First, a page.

When it comes to financial crimes committed within China, the laws at least (even if the efficiency of the authorities with respect to applying them can sometimes be questionable) are very strict and as such, a valid case can be made that a strong legislative disincentive exists. But as far as laws that pertain to scamming foreigners are concerned… let’s just say the legislative framework is multiple orders of magnitude more lenient.
Therefore, quite a few “ethically challenged” entities end up deciding that the risk to reward ratio associated with defrauding foreigners is appealing enough to warrant giving it a shot. A relevant example to this effect is represented by reverse merger scams. In other words, scams which revolve Chinese companies taking over defunct US businesses so as to give US investors a gateway to investing in the Chinese company in question.
As straightforward as it may seem, what ended up happening in several cases was nothing short of financial fraud. Simply put, the Chinese company reported huge earnings in the United States through the entity it now controlled, earnings which had nothing whatsoever to do with the less than stellar reality. In China, however, the real earnings were reported. Eventually, US investigators (many of which were incentivized by the short positions they were holding) cross-referenced the US and Chinese “books” and realized that the US numbers were nothing more than fiction. Even more so, “on the ground” reports frequently revealed that the Chinese businesses were barely functioning, with their headquarters either empty or filled with deteriorated equipment.
A recipe for disaster.
On the other end of the spectrum, due to for example US-Chinese political equations such as those mentioned in a previous article or simply fundamentals in general, US-Chinese joint ventures represent one of the top opportunities in China at this point in time. However, for Western investors to be able to take advantage of them, a very thorough due diligence process is required because scams unfortunately run rampant.
This is because:
- The legal framework is sometimes less than clear and certainly nowhere near strongly worded enough to constitute a robust deterrent when it comes to Chinese entities interested in defrauding Western (rather than Chinese, as mentioned at the beginning of this article) investors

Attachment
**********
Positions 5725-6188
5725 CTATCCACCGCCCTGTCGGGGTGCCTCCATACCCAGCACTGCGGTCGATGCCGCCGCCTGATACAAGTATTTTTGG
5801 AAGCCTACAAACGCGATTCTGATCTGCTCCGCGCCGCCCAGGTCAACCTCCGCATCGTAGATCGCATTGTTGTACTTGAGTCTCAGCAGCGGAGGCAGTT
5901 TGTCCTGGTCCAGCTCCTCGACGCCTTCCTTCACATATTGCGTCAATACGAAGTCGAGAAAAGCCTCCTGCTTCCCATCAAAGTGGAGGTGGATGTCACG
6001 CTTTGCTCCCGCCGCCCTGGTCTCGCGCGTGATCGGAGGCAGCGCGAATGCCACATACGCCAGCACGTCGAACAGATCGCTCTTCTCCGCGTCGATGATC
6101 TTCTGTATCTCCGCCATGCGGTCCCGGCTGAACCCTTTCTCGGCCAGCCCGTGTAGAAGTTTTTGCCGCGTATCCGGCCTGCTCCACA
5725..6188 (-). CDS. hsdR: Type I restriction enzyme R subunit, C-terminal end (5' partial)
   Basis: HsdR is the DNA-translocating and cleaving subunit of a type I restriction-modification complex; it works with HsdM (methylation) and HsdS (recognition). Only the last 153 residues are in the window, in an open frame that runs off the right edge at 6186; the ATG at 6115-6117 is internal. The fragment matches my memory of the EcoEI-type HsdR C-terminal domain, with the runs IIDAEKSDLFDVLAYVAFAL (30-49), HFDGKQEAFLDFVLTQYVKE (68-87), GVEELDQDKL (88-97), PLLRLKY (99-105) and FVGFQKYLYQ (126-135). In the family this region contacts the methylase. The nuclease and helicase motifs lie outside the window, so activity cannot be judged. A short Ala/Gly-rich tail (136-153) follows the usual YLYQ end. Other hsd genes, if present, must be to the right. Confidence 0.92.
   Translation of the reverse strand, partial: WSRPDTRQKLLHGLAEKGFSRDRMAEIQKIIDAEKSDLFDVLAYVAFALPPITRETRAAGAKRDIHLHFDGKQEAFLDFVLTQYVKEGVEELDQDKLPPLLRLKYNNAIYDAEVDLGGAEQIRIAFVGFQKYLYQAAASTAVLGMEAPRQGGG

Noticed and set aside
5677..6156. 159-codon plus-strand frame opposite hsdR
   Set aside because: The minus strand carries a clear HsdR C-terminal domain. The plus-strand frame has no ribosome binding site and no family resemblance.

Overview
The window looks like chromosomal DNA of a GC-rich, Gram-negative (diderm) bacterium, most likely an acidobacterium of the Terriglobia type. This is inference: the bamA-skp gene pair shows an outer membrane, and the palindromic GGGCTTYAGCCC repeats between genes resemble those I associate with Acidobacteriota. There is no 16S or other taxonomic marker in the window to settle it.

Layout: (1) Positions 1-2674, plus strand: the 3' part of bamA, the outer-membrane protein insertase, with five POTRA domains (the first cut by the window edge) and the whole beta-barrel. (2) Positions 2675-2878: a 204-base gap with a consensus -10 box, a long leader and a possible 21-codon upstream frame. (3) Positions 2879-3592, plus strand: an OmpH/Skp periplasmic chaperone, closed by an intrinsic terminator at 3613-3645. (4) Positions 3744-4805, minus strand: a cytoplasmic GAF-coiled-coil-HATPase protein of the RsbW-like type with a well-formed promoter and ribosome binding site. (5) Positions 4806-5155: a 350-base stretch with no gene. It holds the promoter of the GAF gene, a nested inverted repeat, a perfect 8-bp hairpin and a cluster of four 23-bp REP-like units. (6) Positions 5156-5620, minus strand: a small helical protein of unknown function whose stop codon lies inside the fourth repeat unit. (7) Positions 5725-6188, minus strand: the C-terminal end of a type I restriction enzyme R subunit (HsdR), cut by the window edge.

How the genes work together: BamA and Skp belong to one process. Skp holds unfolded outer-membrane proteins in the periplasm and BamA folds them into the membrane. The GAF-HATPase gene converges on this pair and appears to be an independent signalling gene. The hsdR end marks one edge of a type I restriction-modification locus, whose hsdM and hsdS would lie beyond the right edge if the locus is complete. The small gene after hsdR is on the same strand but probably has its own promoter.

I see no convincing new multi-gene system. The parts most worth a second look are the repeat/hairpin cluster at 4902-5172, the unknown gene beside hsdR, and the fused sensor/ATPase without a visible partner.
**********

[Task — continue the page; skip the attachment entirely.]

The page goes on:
- Even if laws are broken, the Chinese authorities aren’t always sophisticated or, frankly, competent enough to take meaningful action and especially do so quickly
- On the other side of the fence, the authorities of Western nations such as the United States have been pretty much caught off-guard by this phenomenon, with not enough of an infrastructure in place to catch fraudulent projects in their infancy
Therefore, potentially interested Western investors find themselves in a bit of a risk management predicament. Should they simply stay away and potentially miss out on career-altering returns or should they dip their toes in these sometimes murky waters, knowing that many dangers lie ahead? As far apart as the two scenarios may seem, there is a common denominator: the fact that Western entities that have “boots on the ground” in China (in other words, entities that work with people/companies in China which help them throughout the due diligence process with numbers and information impossible to get ahold of by non-Chinese individuals or companies) are in an excellent position to succeed.
To put it differently, the likelihood of doing well as someone who let’s say lives in the United States and wants to invest in Chinese assets from the comfort of his own home and without outside assistance is on the low side. There are simply too many unknowns and, to be blunt, you do not have the infrastructure necessary to make genuinely informed decision without contacts in China.
This is where ChinaFund.com shines.
We have precisely the boots on the ground necessary to provide you with everything you need in terms of due diligence expertise. If you are interested in analyzing a company’s “books” thoroughly with the help of someone who specializes in the Chinese market, our multi-jurisdiction accountant who specializes in China is here to help. If you need hands-on research which involves someone physically visiting a location so as to provide much-needed intelligence, we can either do this directly or put you in touch with the proper entity. Whatever you may need to realistically assess the prospects of a certain China-related investment, we are here for you. Simply get in touch by visiting the Consulting or Contact section of ChinaFund.com and we will do our best to help.